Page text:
Archive for March, 2011

DHCPD.conf for TFTP image

March 23, 2011

The minimal configuration for a dhcp server to point to the tftp boot image –

# The ddns-updates-style parameter controls whether or not the server will  attempt to do a DNS #update when a lease is confirmed. We default to the behavior of the version 2 packages (‘none’, since #DHCP v2 didn’t have support for DDNS.)

ddns-update-style none;
ignore client-updates;
default-lease-time 21600;
max-lease-time 43200;

subnet 192.168.20.0 netmask 255.255.255.0

{

range 192.168.20.221 192.168.20.225;
option domain-name-servers 192.168.20.1; # IP of DNS server
option domain-name “example.com”;
option routers 192.168.20.2; # Ip of gateway box

filename “pxelinux.0”; # Name of the file the boot ROMs should download.
next-server 192.168.20.5; #Name of the server they should get it ( pxelinux.0) from.

 

}

Setting up a solaris PXE boot server

March 23, 2011

Perhaps the fastest and most convenient way to install the Solaris OS has been over the network from a NFS server. Many administrators who use the Solaris Enterprise System may already know about this way of installation. The basic process follows these simple steps:

1. The netinstall client is configured to boot over the network.
2. Just after powering up, the client uses BOOTP to broadcast for network information.
3. The BOOTP server replies with network, bootstrap, and installation information.
4. The client configures its network and retrieves bootstrap and installation files.

This how-to document therefore provides a concise set of directions to insert new device driver binaries into the installation media. It covers two primary installation methods:
Creating your own bootable ISO install CDs and DVDs
Network installation using PXE boot/DHCP

Creating installation image using CD DVD/ISO image :

If you do not have media, but have downloaded an ISO file, you do not need to burn the media first and then mount it. The Solaris OS offers a loopback file system mounting command,lofiadm(1M), that allows users to mount ISO images. Simply use the following command:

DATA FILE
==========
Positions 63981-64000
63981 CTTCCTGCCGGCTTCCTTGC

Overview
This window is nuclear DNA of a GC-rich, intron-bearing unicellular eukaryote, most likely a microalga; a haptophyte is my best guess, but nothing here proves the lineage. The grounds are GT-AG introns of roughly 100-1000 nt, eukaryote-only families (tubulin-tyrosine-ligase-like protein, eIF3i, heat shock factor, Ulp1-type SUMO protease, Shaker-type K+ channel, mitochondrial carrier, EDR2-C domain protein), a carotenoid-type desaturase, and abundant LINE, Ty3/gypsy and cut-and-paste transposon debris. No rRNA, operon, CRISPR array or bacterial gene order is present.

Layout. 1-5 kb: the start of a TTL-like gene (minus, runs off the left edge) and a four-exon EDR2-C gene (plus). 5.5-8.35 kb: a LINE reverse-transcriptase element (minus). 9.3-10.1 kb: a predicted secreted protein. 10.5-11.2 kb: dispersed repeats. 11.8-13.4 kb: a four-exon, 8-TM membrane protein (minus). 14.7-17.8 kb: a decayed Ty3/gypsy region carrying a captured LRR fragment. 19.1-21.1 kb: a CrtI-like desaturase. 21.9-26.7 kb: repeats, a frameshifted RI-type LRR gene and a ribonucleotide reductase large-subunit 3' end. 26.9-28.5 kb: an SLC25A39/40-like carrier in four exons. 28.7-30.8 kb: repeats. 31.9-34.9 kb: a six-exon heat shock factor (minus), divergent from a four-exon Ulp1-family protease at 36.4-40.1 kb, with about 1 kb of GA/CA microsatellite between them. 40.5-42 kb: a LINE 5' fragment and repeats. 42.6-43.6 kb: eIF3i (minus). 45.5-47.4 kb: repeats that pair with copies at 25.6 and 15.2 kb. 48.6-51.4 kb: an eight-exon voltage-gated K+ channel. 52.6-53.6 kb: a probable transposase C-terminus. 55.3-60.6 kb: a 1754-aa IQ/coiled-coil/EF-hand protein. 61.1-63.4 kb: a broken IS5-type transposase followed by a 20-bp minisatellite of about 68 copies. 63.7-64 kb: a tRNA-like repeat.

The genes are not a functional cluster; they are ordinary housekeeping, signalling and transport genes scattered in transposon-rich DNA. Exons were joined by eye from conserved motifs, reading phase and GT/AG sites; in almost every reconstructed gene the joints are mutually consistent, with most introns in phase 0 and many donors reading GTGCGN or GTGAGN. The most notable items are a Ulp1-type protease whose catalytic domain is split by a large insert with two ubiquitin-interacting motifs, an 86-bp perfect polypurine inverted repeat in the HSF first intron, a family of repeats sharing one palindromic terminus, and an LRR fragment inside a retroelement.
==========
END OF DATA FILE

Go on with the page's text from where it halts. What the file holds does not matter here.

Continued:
# /usr/sbin/lofiadm -a <isoimagepath>

Note that<isoimagepath> is the full path to the downloaded installation ISO image. Often,thel ofi a d m(1M) command will return the block device location as/ dev/lofi/1 or/dev/lofi/2or /dev/lofi/ depending on the number of loopback file systems already mounted. To mount this as a readable file system, use themount(1M) command:
# mount -­F hsfs /dev/lofi/1 /mnt
When complete with the loopback file system mount, simply run theumount(1M) and lofiadm(1M) commands to umount:
# umount /mnt; lofiadm ­d /dev/lofi/1
Replace the/mnt and /dev/lofi/1 with your mount points in the previous command.

Setting Up a PXE Boot Server

The Solaris install media usually includes a utility to install the basic JumpStart server. Inserting optical media into a running Solaris system will usually prompt the volume manager to mount the media at/cdrom. When you change the directory to the following you should see the JumpStart installation scriptsetup_install_ser ver(1m).

# cd /cdrom/sol_10_106_x86/Solaris_10/Tools
Usage is straightforward. Just specify the command and a target installation directory:
# ./setup_install_server /export/install

The user can change the target directory,/export/install, to another location as needed. Running this command requires about 3 or more Gbytes of disk space on the slice that holds the target directory.

The run the following command to create platform specific boot image – like for Solaris x86 architecture run –

./add_install_client -d SUNWi86pc i86pc

And collect all the info you got after the successful execution of the command. You will need them later while configuring DHCP macros.

It automatically place entry for your nfs mount point on dfstab file. You can examine this by taking a look at the/etc/dfs/dfstab file and you will find a line that looks like the following:

share ­F nfs ­o ro,anon=0 ­d “jumpstart dir” /export/install
or simply run – showmount -e

You can edit/export/install to wherever you unpacked the install server. After saving and exiting the editor, you should then enable or restart the NFS server by running the following:

# svcadm enable svc:/network/nfs/server ; shareall
For completeness, you can create a directory:
# mkdir /export/install/jumpstart
Then copy the samplejum pstar t_sam ple files to that directory:
# cp ­r /export/install/Solaris_10/Misc/jumpstart_sample/*   /export/install/jumpstart
Setting Up a DHCP Server for PXE Boot

I have another post on this

https://tarique21.wordpress.com/2009/12/29/solaris-as-tftp-linux-boot-server

For Solaris 9,
System default tftp won’t work with DHCP.
In that case you just need to collect the tftp-hpa from sunfreeware and install the pkg and run the tftp daemon as follows –
/usr/local/sbin/in.tftpd -l -s /local03/tftpboot/